Swedish Rhapsody

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During the 1950s, Klaus works as a radio engineer for the Stasi in the DDR. He is sent to Poland to to set up a numbers station to communicate with Polish agents stationed in the West. There, he devises a recognizable introduction theme by recording a music box. This introduction is repeated for several minutes for the user to tune. Along with him, he brings a numbers reading machine which he tweaks to increase the German female's voice pitch. The device ends up being used as is for the following decades by the Polish secret services.

During the early eighties, Ulla raises little Jouni at Naval Station Rota. Florence seeks refuge but disappears.


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Playa del Rompidillo, Rota, Spain

The sun still shines brilliantly on this late October afternoon in Rota, Spain. Ulla, the tall blond German woman better known by locals as Ursula for her resemblance to the Swiss actress, watches her 3 years old baby, Jouni, as she digs a hole in the sand. On the portable radio which she brought along to the beach, the radio announcer introduces the next hit in Spanish: -Y ahora, Start Me Up de los Rolling Stones. After a few loud bars, Ulla, turns off the radio but mistakenly hits the band button and is intrigued by a familiar melody. She fine tunes the short waves band to get a better signal. Captivated by the sound of a music box on the radio, little Jouni stares at the USS John F. Kennedy approaching in the Bay of Cadiz. When the music box tune switches to an automated little girl's voice reciting numbers in German, Jouni turns to her mother.

-Mommy, why is the little girl repeating numbers. Is she learning to count?

Ulla is mesmerized by the broadcast and stares at her daughter, not answering.

Wilson's family housing unit, NAVSTA Rota

United States Navy Commander Steve Wilson gets home after dinner.

-Sorry honey... Got delayed . Guess you've seen it when you were at the beach. We're harboring the USS JFK for a few weeks. That's like 5000 new home boys in town.

-Well the senoritas are going to be thrilled, answers Ulla as she wipes off tomato sauce from Jouni's face who is sitting in a baby chair.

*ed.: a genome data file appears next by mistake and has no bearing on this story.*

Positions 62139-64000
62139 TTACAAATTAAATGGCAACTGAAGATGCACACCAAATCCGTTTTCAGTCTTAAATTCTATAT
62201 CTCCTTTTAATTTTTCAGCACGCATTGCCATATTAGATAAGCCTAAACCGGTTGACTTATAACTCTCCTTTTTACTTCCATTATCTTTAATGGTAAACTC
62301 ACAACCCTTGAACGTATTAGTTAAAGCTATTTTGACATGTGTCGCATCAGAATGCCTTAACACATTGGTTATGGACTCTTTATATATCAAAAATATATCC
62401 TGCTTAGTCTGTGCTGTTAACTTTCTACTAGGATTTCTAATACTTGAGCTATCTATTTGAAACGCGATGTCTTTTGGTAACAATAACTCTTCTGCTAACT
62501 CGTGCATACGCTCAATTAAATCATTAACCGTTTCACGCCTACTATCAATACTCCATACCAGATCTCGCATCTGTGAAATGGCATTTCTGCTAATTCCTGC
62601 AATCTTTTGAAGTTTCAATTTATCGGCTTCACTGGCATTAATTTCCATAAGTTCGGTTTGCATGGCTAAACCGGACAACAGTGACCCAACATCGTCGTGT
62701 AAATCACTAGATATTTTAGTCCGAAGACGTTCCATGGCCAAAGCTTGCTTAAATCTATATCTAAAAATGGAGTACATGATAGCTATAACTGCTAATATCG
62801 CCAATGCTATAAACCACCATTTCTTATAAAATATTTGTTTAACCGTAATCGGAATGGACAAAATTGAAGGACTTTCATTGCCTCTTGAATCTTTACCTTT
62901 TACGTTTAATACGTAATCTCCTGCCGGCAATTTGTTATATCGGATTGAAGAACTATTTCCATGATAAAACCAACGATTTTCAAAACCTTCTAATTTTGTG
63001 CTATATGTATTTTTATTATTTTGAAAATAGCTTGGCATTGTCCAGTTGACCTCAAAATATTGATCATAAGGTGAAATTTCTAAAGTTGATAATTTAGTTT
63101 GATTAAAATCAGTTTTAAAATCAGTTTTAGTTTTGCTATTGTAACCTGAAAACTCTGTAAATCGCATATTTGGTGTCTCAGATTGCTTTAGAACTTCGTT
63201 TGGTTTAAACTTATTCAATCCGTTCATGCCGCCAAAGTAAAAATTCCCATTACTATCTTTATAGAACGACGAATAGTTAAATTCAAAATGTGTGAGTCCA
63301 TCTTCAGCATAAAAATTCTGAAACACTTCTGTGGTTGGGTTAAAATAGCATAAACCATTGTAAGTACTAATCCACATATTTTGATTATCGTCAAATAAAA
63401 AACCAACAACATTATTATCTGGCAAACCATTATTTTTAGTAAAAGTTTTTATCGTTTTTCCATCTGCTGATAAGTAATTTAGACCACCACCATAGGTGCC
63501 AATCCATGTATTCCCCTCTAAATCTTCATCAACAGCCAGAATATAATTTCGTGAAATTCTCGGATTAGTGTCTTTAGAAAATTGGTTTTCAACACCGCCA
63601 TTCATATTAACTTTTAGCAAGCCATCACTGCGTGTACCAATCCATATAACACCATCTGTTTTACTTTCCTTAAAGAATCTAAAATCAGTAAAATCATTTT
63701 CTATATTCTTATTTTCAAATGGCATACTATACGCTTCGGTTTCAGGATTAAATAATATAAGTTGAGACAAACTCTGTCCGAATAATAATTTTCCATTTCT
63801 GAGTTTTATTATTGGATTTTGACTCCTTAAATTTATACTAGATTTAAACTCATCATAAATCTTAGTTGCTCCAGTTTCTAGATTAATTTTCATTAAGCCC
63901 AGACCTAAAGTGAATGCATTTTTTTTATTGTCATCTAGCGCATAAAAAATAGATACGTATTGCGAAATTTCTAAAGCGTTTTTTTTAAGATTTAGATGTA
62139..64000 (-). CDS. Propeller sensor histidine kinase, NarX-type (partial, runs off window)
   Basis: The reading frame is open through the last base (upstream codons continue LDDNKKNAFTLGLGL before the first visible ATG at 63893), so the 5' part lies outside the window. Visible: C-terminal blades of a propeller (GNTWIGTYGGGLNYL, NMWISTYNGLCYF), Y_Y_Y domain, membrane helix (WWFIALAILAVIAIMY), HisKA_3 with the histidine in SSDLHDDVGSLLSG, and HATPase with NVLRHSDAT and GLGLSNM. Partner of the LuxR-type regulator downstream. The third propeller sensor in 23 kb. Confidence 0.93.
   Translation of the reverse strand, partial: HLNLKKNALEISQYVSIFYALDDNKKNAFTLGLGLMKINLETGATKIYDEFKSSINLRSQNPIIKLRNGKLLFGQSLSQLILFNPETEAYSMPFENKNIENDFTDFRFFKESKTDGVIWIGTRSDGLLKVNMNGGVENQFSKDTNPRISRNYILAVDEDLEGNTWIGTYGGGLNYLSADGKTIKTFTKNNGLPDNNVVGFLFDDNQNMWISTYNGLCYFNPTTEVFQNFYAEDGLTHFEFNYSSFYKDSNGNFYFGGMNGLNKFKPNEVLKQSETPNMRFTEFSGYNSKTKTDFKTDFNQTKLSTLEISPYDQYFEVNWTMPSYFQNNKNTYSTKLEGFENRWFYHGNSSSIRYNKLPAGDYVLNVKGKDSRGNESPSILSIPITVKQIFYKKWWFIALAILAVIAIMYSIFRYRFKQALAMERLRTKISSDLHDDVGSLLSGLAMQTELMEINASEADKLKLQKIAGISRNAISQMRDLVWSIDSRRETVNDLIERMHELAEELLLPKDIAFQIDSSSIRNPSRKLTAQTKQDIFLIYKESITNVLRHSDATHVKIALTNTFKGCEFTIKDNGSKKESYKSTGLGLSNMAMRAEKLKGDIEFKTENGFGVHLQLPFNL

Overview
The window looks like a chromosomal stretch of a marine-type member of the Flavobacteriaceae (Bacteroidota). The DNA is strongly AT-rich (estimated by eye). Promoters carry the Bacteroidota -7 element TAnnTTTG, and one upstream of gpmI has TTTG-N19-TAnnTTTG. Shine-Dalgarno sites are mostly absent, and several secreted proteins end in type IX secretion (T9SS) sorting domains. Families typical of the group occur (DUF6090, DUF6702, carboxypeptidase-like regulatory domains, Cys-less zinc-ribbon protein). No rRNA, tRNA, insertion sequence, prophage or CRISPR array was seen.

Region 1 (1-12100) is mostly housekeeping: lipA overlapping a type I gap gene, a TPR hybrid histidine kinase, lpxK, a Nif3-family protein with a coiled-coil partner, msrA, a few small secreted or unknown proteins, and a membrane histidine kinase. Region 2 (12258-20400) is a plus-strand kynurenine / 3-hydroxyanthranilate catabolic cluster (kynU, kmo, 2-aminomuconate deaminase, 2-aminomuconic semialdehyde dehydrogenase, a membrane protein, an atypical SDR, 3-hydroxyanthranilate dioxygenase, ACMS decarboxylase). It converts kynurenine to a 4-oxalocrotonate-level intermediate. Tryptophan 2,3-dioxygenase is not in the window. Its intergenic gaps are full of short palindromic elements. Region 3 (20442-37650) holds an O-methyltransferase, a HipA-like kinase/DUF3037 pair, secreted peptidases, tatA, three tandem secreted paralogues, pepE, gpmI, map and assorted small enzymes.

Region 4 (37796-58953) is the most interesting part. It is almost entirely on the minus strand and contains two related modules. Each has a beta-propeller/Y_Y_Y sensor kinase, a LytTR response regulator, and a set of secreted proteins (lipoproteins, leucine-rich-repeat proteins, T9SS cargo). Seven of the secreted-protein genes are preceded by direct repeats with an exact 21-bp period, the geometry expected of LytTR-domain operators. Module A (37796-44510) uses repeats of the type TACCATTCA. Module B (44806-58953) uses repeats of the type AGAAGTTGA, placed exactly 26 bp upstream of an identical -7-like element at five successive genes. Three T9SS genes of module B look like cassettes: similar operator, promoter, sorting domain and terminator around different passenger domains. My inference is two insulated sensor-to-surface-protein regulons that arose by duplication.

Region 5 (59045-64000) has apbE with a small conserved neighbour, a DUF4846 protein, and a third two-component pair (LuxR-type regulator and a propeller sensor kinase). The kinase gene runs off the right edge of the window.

-Hello my little princess, says Steve as he grabs his daughter to get a kiss from his daughter before kissing his wife.

Still in her father's arms, Jouni tells her father that she now can count to seven in German.

-Eins, zwei, drei, fünf, sieben!

Wilson's family housing unit, Later

Steve comes down from Jouni's bedroom and sit next to Ulla at the kitchen table who's scrolling the short wave band. The West-German newscast reports on the day's massive anti-nuclear missiles demonstrations in Bonn.

-What time is it? I fell asleep reading Jouni's fairy tale... says Steve, yawning.

-Almost midnight! answers Ulla.

-Wow, you should have come and get me. What are you listening to?

-Nothing special, just roaming around the world... I heard this strange broadcast today and I'm trying to find it.

-What was it?

-It was this little girl repeating numbers, almost like a machine. Only numbers. Really eery.

-Numbers station. Was it in Russian?

-No, German.

-Oh, so that's how Jouni got to learn how to count to seven, replies Steve with a smile. Numbers station are believed to be used by intelligence agencies to communicate through codes with their filed agents.

Ulla tries to catch the station again and again, never catching it.

Supermarket parking lot, Rota

On a sunny Friday November morning, Ulla pushes her shopping cart across the parking lot of a supermarket. While little Jouni dangles her legs from her cart seat, busy unwrapping a Kinder Sorpresa egg, Ulla looks at a photo of Princess Diana, Embarazada!, declares the national ABC newspaper. As she approaches her new red Panda, a familiar voice utters in German from behind.

-Wavy hair... Princess Diana... A baby... You should have chosen a different color to complete your cover!

Tailing Ulla, a wiry woman wearing sunglasses and most likely a wig, lights up a cigarette.

-Florence! says Ulla surprised, as she looks around to make sure no one is looking at them. What are you doing here?

-You don't seems that happy to see me... Let's get in the car... I'll put the bags in.

Ulla nervously opens the trunk as Florence grabs the bags from the shopping cart not really paying attention to Jouni still busy with her newly unwrapped toy. After securing her daughter on the back seat, Ulla sits at the wheel next to Florence.

-Please... Not in the car... says Ulla as Florence exhales a puff.

-You really lost it sister! replies Florence as she puts off the cigarette in the ashtray.

Diving around Rota

Florence has removed her sunglasses and leans on the passenger door facing Ulla who's frantic.

-Are you crazy, I'm married to an American sailor. There are 5000 more Americans in town from the carrier. I can't have you at my home. You shouldn't even be in this town.

-Just for a few days Ulla. I have no choice. The place we were hiding in Biscay has been raided. There is no way I can cross back to France now. Plus there are loose death squads all over northern Spain.